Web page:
And I’ve also highlighted the success of the Baltic nations, all of which responded to the recent crisis with genuine spending cuts (and I very much enjoyed exposing Paul Krugman’s erroneous attack on Estonia).

Today, let’s look at Cyprus. That Mediterranean nation got in trouble because of an unsustainable long-run increase in the burden of government spending. Combined with the fallout caused by an insolvent banking system, Cyprus suffered a deep crisis earlier this decade.

Unlike many other European nations, however, Cyprus decided to deal with its over-spending problem by tightening belts in the public sector rather than the private sector.

This approach has been very successful according to a report from the Associated Press.

…emerging from a three-year, multi-billion euro rescue program, Cyprus boasts one of the highest economic growth rates among the 19 Eurozone countries — an annual rate of 2.7 percent in the first quarter. Finance Minister Harris Georgiades says Cyprus turned its economy around by aggressively slashing costs but also by avoiding piling on new taxes that would weigh ordinary folks down and put a serious damper on growth. “We didn’t raise taxes that would burden an already strained economy,” he told The Associated Press in an interview. “We found spending cuts that weren’t detrimental to economic activity.”

Issa on the TSA: Privatize It

Rep. Darrell Issa proposes Cato-style aviation reforms in a CNN op-ed today. The congressman does an excellent job laying out problems with the Transportation Security Administration (TSA) and arguing that privatized screening would increase both efficiency and security.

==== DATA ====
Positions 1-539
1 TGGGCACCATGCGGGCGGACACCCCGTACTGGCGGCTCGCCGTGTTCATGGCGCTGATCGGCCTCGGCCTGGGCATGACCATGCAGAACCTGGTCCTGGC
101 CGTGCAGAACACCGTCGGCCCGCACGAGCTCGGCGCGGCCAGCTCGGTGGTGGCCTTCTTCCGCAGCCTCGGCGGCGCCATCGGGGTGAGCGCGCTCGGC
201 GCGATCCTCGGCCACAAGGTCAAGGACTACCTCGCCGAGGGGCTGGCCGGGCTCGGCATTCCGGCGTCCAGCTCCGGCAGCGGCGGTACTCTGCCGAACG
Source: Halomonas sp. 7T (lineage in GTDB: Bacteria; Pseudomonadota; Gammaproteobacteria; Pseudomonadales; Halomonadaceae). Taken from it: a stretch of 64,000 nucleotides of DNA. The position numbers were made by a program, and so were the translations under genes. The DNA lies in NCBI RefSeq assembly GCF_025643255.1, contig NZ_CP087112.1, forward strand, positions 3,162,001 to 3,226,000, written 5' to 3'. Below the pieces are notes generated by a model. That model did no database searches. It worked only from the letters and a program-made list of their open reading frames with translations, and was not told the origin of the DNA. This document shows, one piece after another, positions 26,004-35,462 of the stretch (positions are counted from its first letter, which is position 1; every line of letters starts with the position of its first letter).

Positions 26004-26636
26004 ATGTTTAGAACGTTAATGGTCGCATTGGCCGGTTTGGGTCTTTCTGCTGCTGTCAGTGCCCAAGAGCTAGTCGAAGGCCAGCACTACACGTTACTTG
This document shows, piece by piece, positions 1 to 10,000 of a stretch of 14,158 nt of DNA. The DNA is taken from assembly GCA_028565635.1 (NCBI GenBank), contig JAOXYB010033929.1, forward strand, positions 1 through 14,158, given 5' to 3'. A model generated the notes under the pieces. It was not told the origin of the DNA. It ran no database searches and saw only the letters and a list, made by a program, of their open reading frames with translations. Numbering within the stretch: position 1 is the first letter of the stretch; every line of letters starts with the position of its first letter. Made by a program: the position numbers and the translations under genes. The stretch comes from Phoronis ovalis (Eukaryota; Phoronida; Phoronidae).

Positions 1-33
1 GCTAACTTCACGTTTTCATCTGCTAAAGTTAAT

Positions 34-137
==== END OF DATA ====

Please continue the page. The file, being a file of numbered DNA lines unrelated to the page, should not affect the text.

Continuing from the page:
Here are some excerpts:

These firestorms online and in the media [regarding security lines] have brought new attention to our broken airport security system, a problem that has been slowly growing for years. But if we really “hate the wait” and want to fix it, the solution couldn’t be any simpler: let’s get the TSA out of the airport screening business altogether.

The idea of privatizing airport security isn’t a new one. Look no further than Canada and almost every single European country, which all use private airport screeners.

Last year, an internal investigation revealed that undercover agents were able to sneak mock explosives or banned weapons through the agency’s security checkpoints a whopping 95% of the time.

A number of case studies show that private screeners are not only more efficient at their jobs, allowing them to screen more passengers in less time, but are also better at detecting threats.

Under the TSA’s “Screening Partnership Program,” 22 airports have been allowed to contract with private companies to administer airport screening operations. Numerous studies of those programs … offer ample evidence that private security screeners are much better able to detect dangerous objects, including explosives and weapons, than their government-employed counterparts.

Private screeners are also shown to process passengers more efficiently, too, meaning faster-moving lines and more taxpayer savings.

For more on privatizing the TSA, see here and here.

Cato Fiscal Grades: Gary Johnson and William Weld

For November, voters turned off by Trump and Clinton may be interested in the likely Libertarian Party ticket of Gary Johnson and William Weld. Johnson is a former governor of New Mexico (1995-2003), and Weld is a former governor of Massachusetts (1991-1997).

David Boaz gives an overview of their records, noting that both governors scored well on Cato’s fiscal report cards. Since 1992, the report cards have examined the tax and spending records of the nation’s governors every two years.  

Cato report cards are here. The best governors get an “A” and the worst get an “F.” The reports covering Johnson and Weld were written by Steve Moore and various coauthors.